The efficacy of new generation lipid-based drug delivery systems, such as liposomes, lipid-core micelles, and solid-lipid nanoparticles can be significantly enhanced by providing them with the ability not only to specifically target certain organs or tissues or even individual cells, but also respond in desired way to local physiological stimuli, such as pH, temperature, redox conditions, and overexpression of certain enzymes, but also penetrate cells and deliver active agents to and into individual intracellular organelles. Such multifunctional preparations can be co-loaded with multiple drug combinations as well as combinations of various RNAs with drugs. We have developed several types of liposomes and lipid-core polymeric micelles based on PEG-phospholipid or PEI-phospholipid conjugates, which can firmly bind non-modified or reversibly-modified siRNA and be co-loaded into chemotherapeutic agents. In experiments with cancer cell monolayers, cancer cell 3D spheroids, and in tumor-bearing animals, it was shown that such nanopreparations significantly down-regulate target proteins in cancer cells, enhance drug activity, and reverse multidrug resistance.
To specifically unload such nanopreparations inside target tissues and even in individual cell compartments, we made them sensitive to local stimuli, such as lowered pH, hypoxia, or locally overexpressed matrix metalloproteases. Using pH-, hypoxia-, or MMP2-sensitive bonds between different components of lipid-based nanopreparations co-loaded with siRNA and drugs, we were able to make the systems specifically delivering biologically active agents in required areas as well as to and into individual cell organelles, which resulted in significantly improved therapeutic response.
Monday 13 June 202210:50 am – 11:20 pm
Multifunctional Envelope-type Nano Device from Controlled Intracellular Trafficking to Clinical Application for Nanomedicines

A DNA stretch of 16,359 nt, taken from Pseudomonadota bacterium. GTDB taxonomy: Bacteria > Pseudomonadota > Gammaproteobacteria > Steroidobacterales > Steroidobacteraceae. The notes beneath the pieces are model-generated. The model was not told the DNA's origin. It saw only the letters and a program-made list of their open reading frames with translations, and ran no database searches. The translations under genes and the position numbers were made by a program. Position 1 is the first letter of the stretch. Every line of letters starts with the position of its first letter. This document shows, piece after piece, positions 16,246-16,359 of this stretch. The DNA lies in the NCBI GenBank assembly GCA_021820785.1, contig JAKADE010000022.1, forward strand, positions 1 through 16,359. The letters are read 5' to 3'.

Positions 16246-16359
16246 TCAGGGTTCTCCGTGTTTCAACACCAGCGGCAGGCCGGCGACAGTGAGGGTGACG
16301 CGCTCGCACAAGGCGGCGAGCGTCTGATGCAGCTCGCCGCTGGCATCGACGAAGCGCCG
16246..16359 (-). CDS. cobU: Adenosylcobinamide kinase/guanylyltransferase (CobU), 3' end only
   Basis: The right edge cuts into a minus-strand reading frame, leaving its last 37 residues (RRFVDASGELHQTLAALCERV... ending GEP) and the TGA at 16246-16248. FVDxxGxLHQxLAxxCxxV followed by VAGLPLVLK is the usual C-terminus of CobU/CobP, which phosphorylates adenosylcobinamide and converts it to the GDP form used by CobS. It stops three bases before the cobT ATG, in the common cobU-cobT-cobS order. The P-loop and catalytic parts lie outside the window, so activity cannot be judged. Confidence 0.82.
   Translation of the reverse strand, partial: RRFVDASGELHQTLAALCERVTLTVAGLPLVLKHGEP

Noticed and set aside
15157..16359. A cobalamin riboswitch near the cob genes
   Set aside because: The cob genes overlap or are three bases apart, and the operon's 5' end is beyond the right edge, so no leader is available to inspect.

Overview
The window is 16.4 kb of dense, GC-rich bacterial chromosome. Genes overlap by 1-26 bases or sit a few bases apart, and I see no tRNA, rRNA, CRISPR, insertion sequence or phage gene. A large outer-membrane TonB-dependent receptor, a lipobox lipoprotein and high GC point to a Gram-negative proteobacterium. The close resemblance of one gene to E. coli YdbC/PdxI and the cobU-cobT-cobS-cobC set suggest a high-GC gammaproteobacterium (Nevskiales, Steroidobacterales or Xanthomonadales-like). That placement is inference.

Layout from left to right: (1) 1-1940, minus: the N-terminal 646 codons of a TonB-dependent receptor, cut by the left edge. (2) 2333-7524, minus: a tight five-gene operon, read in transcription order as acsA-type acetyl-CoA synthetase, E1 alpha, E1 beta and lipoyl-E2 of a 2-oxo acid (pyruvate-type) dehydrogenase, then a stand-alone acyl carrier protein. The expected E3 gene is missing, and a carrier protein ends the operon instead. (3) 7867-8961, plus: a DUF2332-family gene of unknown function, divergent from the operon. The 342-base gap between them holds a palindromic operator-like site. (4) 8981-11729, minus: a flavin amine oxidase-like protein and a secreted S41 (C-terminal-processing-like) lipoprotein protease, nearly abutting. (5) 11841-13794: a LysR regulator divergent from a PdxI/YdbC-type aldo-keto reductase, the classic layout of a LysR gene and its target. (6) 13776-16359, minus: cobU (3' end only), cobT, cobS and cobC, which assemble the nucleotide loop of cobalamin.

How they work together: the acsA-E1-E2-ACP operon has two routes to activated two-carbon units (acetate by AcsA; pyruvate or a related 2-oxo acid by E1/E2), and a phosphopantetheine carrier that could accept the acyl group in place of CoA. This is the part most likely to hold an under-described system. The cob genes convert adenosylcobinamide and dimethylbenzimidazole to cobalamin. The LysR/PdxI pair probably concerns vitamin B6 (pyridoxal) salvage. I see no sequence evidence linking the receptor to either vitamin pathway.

We are developing a multifunctional envelope-type nano device (MEND) as a novel non-viral gene delivery system based on a new packaging concept termed “Programmed Packaging”.
Cytosolic delivery: MEND was modified octaarginine (R8) to enhance cellular uptake and GALA peptide was also introduced to enhance endosomal escape. The R8/GALA-MEND can deliver siRNA successfully to dendritic cells (DC) to increase immune response, however, the antitumor activity was not sufficient. Then we introduced newly designed pH-sensitive cationic lipid YSKC12 and YSKC12-MEND can induce remarkable silencing effect in human NK cells as well as DC and T-cells.
In vivo delivery: In order to apply MEND via a systemic administration, we designed a pH-responsive cationic lipid to control biodistribution as well as intracellular trafficking. A newly designed YSK05 can respond to endosomal pH to induce efficient escape from endosome while maintaining neutral surface charge in blood circulation. The YSK-MEND can induce gene silencing in hepatocytes at a dose of 0.06 mg/kg. YSK-lipids were optimized based on chemical library which contains diversified chemical structures of YSK-lipids. The most efficient delivery of siRNA has been achieved by CL4H6 of ED50 at 0.0025 mgsiRNA/kg for gene silencing in hepatocytes in vivo after iv administration. Application of a new pH-sensitive cationic lipids for genome editing will be discussed.